What’s in a name?

What’s in a name?

As a published author I get a lot of questions from friends and readers about what it’s like to write a book and how to get published. One of my favorite things to talk about is where I get ideas and how I decide what kind of characters to write about.

So many times a character comes to me fully formed. They just show up in my head one day, totally unexpected, and start to share tidbits of their story. That’s the best way to come up with an idea because usually when a character shows up like that, they’ve already got a backstory and I don’t have to do a ton of brainstorming to figure out their goals.

Other times I get a hint of an idea from something I see on TV or an article I come across online. Then I have to figure out where to go from there. If it’s a potential character, I have to decide what their story will entail. If it’s a setting that’s inspiring, I need to determine what kind of characters would be best suited for that time and place.

No matter how a character ends up in one of my stories, they always need a name. Every so often they come with a first name, but more often than not I have to figure out what to call them. From talking with other authors, I think most of us go about it in a variety of ways. Here are a few of my methods:

  • Look at the most popular names during the time frame and location where the story will be set. If I’m writing a romance set in Texas and my heroine is going to be thirty years old I might do a search for popular names for girls born in Texas in 1990. According to ssa.gov, I’d be looking at Ashley, Jessica, Amanda, Brittany or Stephanie.

  • If I want to be more unique, I might check one of my favorite baby naming websites, Nameberry.com for their list of unique baby names to see if any of their suggestions fit. Based on today’s search, the top five girls’ names would be Paityn, Evalyn, Luz, Nathalia or Winnie.

  • Most of the time I’m not content to leave my search to just looking for popular names. I’m not sure if it’s a distraction technique I employ so I can put off writing words or if I just like to be different, but sometimes I’ll try to look for something deeper when it comes to naming my characters. For example, in my most recent release, All I Wanna Do Is You, the heroine is the daughter of a conservative senator. In order to find Reagan’s name, I did a search for all of the past Republican presidents. Her parents named her Reagan after Ronald Reagan and named her brother Theodore (Teddy) after Theodore Roosevelt, two famous Republican politicians.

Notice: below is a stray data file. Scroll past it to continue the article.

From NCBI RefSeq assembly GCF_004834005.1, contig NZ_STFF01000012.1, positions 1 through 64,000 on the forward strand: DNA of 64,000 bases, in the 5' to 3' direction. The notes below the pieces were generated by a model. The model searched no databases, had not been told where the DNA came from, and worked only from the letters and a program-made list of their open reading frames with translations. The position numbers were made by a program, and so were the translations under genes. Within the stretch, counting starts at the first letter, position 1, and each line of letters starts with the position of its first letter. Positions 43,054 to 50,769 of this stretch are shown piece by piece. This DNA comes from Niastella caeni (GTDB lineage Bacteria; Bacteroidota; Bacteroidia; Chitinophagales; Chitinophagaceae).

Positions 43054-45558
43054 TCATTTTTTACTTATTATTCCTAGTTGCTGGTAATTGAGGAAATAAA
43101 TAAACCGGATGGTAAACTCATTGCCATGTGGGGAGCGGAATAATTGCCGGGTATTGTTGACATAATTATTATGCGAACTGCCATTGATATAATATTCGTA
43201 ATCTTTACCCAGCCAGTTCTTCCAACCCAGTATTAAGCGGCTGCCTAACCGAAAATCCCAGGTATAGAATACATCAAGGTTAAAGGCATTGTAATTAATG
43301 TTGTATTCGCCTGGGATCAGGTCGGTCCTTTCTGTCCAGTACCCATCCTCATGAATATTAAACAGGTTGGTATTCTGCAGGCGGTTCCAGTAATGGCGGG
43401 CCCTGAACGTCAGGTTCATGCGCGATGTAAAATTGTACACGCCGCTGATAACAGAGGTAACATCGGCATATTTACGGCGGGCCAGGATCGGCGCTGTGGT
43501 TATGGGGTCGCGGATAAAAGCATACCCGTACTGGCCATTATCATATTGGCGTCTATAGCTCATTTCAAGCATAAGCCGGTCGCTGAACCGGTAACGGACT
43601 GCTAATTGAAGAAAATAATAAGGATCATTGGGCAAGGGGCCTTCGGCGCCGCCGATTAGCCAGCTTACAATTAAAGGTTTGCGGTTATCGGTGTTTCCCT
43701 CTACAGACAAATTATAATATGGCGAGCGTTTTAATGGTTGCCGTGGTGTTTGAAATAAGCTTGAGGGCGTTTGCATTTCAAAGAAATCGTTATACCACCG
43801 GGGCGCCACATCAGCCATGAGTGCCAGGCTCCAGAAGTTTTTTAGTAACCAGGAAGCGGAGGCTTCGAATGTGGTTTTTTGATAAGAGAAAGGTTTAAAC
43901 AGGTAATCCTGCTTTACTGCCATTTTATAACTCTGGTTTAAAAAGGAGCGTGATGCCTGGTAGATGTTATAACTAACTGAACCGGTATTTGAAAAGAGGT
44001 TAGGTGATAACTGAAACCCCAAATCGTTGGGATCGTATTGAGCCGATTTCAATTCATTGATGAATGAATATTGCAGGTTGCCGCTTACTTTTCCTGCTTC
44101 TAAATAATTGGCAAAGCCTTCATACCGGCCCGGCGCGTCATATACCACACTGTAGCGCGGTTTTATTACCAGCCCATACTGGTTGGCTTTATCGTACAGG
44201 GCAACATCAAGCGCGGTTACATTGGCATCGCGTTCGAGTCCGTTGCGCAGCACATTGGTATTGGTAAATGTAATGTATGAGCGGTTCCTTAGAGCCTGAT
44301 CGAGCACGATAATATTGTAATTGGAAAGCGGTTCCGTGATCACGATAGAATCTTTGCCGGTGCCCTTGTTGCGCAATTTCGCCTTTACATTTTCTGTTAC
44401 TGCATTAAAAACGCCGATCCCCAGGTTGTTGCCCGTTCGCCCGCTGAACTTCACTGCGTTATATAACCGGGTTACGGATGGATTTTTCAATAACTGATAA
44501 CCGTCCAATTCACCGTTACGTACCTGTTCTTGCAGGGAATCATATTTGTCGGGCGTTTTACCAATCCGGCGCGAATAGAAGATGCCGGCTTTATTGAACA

• And sometimes I like to go even deeper when it comes to naming my peeps. In my book Betting On the Bad Boy (currently serialized on Radish) my hero’s name is Dante and the heroine is named Faith. She’s an adjunct English professor so she assumes he’s named after Dante Alighieri, the poet who wrote “The Inferno.” I decided to let my fictional Dante’s story loosely follow the poet’s journey through the rings of hell. And Faith is aptly named since her mother is a Christian inspirational author and her stepfather is a televangelist.

  • The meaning or symbolism behind the name comes into play quite often when I’m looking for the perfect name. The heroine of Mud Pies & Family Ties had to be a Harmony. She’s a peacemaker and likes to make sure everyone and everything is in alignment so calling her Harmony seemed like a natural fit.

  • For the Holiday, Texas series, I went in the opposite direction and decided to name my heroine and her brother’s after famous country-western musicians. I had a blast coming up with names for Charlie/Charlotte (Charlie Daniels Band), Cash (Johnny Cash), Statler (the Statler Brothers), Waylon (Waylon Jennings band), Strait (George Strait), and Presley (yes, Elvis Presley has country-western roots!)

So how about you? How do you come up with names when it’s time to name your pets, your kids, or your characters?

This Post Has One Comment

  1. Thanks Dylann for sharing your process for picking names for your characters. I have always loved the names you have chosen. I see a book of yours I have not read, Betting on the Bad Boy…I am not familiar with Radish, am I able to obtain that to read? Thanks…Linda

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